Integrated Buildings & Structures

  • 1.  Church Structure

    Posted 07-28-2021 01:33 PM
      |   view attached

    Drawing attached is a church structure. This column alignment is this a good practice. Two storied 8m span 5bays are there. The ground floor is done. Columns are raised for first floor. Theory and practice the difference.  Please clarify my doubt. 



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    Alex Thomas R.Eng, M.ASCE
    CochinAlexThomasR.Eng, M.ASCEIndia
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    Attachment(s)

    pdf
    THAMPI-Model.pdf 1.pdf   43 KB 1 version


  • 2.  RE: Church Structure

    Posted 08-01-2021 06:40 PM
    Dear Alex, I assumed that you are working with RC. How do you predimension the structural elements? What are the specifications for foundation (soil strength and recommendations from the geotechnical expert)? The plans are feasible but you should check how to solve the beams connecting the 15 m bay (type, materials, reinforcement, shape).
    Regards,
    AG

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    Andres Guzman Ing., M.ASCE
    Associate Professor
    UNIVERSIDAD DEL NORTE
    Barranquilla
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  • 3.  RE: Church Structure

    Posted 08-01-2021 10:04 PM
    Using thumb rules I have decided the dimensions of the beams and columns
    From previous structures it had been detected that if we gave the columns with considerations of least radius of gyration, lead to move the structure to and fro due to live load
    Here's an old practice to give corner columns L shaped, shall be giving T shaped columns 





  • 4.  RE: Church Structure

    Posted 08-02-2021 09:13 AM

    Dear Alex, columns could be dimensioned with dead and live loads predicted following local regulations and recommendations. Considering the column height, you should deal not only with mechanical strength but also with buckling strength. The critical load for buckling requires a high radius of gyration (Pcr = (pi)^2*E/(k*L/r)^2 ; being r = root(I/A)), so the slenderness ratio (k*L/r) decreases and so, increasing Pcr.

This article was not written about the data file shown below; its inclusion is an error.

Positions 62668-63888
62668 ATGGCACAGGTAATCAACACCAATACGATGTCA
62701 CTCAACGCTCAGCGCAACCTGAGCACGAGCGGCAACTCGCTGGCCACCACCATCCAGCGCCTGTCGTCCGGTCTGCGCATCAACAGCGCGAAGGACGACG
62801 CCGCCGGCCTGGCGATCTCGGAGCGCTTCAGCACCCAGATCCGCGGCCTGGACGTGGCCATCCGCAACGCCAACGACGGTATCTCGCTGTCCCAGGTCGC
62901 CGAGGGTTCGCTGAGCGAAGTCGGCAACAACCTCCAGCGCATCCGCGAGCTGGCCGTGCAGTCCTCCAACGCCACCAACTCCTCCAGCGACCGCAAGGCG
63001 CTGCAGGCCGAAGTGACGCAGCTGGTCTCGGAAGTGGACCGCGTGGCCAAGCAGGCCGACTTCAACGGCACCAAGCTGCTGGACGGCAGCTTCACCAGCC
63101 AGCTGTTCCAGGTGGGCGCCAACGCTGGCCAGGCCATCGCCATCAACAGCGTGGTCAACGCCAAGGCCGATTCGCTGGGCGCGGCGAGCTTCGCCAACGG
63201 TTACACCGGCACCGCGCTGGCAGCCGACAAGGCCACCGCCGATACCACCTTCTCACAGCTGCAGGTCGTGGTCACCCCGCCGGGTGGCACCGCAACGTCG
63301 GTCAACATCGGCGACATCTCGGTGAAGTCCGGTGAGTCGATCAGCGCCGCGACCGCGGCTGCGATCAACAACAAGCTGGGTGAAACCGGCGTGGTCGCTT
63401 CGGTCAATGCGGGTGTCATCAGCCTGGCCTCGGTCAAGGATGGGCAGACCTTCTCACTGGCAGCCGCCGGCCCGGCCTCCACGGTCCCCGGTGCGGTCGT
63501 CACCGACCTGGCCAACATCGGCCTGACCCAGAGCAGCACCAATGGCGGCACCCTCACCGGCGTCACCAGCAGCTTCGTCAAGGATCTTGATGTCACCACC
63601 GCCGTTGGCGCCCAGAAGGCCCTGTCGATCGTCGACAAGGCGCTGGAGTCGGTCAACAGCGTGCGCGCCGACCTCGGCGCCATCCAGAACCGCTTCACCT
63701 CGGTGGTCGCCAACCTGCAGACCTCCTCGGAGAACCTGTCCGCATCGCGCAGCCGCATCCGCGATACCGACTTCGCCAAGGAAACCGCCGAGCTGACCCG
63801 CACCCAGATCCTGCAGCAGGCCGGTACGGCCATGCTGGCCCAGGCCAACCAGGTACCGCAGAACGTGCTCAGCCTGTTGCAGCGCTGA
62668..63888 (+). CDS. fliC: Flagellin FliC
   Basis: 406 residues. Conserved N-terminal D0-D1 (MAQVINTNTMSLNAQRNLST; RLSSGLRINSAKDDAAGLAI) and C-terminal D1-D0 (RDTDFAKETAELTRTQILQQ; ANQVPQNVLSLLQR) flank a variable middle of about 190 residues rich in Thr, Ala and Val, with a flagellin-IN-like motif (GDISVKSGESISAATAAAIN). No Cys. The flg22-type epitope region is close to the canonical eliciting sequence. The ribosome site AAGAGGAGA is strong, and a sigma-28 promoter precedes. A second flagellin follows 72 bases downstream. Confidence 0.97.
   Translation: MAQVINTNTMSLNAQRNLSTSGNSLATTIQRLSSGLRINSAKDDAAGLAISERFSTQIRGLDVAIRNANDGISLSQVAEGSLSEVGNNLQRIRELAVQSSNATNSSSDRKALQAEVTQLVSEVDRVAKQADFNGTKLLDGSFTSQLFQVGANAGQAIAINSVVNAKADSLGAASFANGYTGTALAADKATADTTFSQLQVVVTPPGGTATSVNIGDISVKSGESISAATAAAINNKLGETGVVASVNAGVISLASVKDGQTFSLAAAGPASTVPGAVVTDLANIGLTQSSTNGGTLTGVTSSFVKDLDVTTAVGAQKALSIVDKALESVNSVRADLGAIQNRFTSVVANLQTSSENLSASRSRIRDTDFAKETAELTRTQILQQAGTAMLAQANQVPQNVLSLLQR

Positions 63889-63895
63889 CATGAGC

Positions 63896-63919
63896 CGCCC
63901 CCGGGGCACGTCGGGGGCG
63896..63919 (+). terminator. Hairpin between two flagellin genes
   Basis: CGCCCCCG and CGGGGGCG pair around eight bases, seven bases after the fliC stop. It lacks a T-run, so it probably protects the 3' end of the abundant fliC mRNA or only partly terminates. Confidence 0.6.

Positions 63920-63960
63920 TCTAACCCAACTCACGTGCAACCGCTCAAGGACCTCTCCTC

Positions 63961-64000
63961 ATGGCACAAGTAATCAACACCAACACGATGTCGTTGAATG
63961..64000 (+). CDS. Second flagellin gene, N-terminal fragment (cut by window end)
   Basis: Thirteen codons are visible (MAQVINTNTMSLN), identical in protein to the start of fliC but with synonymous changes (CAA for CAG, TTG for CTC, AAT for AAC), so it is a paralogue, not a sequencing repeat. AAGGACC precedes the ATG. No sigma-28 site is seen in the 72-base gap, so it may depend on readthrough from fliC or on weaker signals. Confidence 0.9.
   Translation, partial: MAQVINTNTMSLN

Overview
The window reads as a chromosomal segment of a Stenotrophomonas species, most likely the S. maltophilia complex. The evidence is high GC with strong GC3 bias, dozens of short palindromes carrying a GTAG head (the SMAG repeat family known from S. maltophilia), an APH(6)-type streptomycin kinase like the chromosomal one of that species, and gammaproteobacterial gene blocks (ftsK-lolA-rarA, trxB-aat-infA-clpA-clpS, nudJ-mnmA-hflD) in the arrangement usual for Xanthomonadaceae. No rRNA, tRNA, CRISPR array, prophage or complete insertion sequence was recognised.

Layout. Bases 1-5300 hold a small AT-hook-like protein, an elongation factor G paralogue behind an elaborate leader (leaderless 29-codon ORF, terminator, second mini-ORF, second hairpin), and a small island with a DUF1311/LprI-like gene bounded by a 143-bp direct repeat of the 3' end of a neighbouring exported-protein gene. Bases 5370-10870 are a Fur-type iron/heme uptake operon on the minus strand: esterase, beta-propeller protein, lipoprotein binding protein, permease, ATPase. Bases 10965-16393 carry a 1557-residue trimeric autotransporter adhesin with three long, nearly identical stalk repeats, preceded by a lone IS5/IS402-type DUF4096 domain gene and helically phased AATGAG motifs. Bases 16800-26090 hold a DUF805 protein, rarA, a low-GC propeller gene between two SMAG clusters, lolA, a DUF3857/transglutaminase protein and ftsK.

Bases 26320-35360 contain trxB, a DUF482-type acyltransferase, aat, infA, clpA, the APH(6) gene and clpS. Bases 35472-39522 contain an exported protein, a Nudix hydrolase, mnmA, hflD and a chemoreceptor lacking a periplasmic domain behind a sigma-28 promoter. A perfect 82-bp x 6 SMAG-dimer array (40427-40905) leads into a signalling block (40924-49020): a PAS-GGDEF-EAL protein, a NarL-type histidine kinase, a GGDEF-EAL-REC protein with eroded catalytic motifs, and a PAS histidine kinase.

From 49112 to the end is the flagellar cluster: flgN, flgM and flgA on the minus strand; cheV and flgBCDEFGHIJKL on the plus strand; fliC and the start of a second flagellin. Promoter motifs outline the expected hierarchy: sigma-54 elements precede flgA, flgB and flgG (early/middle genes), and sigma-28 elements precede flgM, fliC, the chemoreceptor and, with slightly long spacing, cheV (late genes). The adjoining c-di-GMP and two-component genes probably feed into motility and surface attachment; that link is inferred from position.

The best shape for a column should be the one that accomplishes both limits (mechanical strength and buckling strength). You have to consider that no predominant directions for inertia and radius of gyration are preferred (circular column); nevertheless, considering limitations of useful area and forms to construct that column, rectangular shapes or other shapes could be considered. "L", "T", and "I" columns could also be used, but always considering limitations of area (to take advantage of available spaces in the plans).

    Regards,
    AG



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    Andres Guzman Ing., M.ASCE
    Associate Professor
    UNIVERSIDAD DEL NORTE
    Barranquilla
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  • 5.  RE: Church Structure

    Posted 08-03-2021 09:40 AM
    Hello there,

    Have you tried to model the corner columns L-shaped to increase the radius of gyration in each direction?  You also have to check the effects of building torsion on each column i.e. minimum if the structure is symmetrical for EQ and torsion due to critical crosswind.

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    Richard Ochotorena P.E., M.ASCE
    Architectural Profiles Limited NZ
    Hamilton
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  • 6.  RE: Church Structure

    Posted 08-04-2021 12:15 PM
    Keep in mind that the highest design-wind-load conditions typically occur at the corners.  Since the design does not appear to have any structural columns in the end walls, the corner columns may need to be strengthened to provide adequate torque resistance.  If there is an option to add structural columns to the end walls, even if they are only a few feet in-board of the corners that could provide significant structural benefits.  Exterior buttresses might be another option.

    Your description did not discuss the first-floor structural design.  Will it be designed as a moment-resisting rigid diaphragm?  If so, it can contribute to the torque resistance, but the transfer of those forces into the columns needs to be accounted for in the column sizing, bracing, connections and anchoring.

    If seismic loads are a concern, the most highly loaded columns may be different than those identified by the wind-load analysis.

    Bruce Clarke, P.E. M.ASCE, SECB
    BH Clarke Engineering, LLC

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    Bruce Clarke P.E., M.ASCE
    Owner
    BH Clarke Engineering, LLC
    Belmont MI
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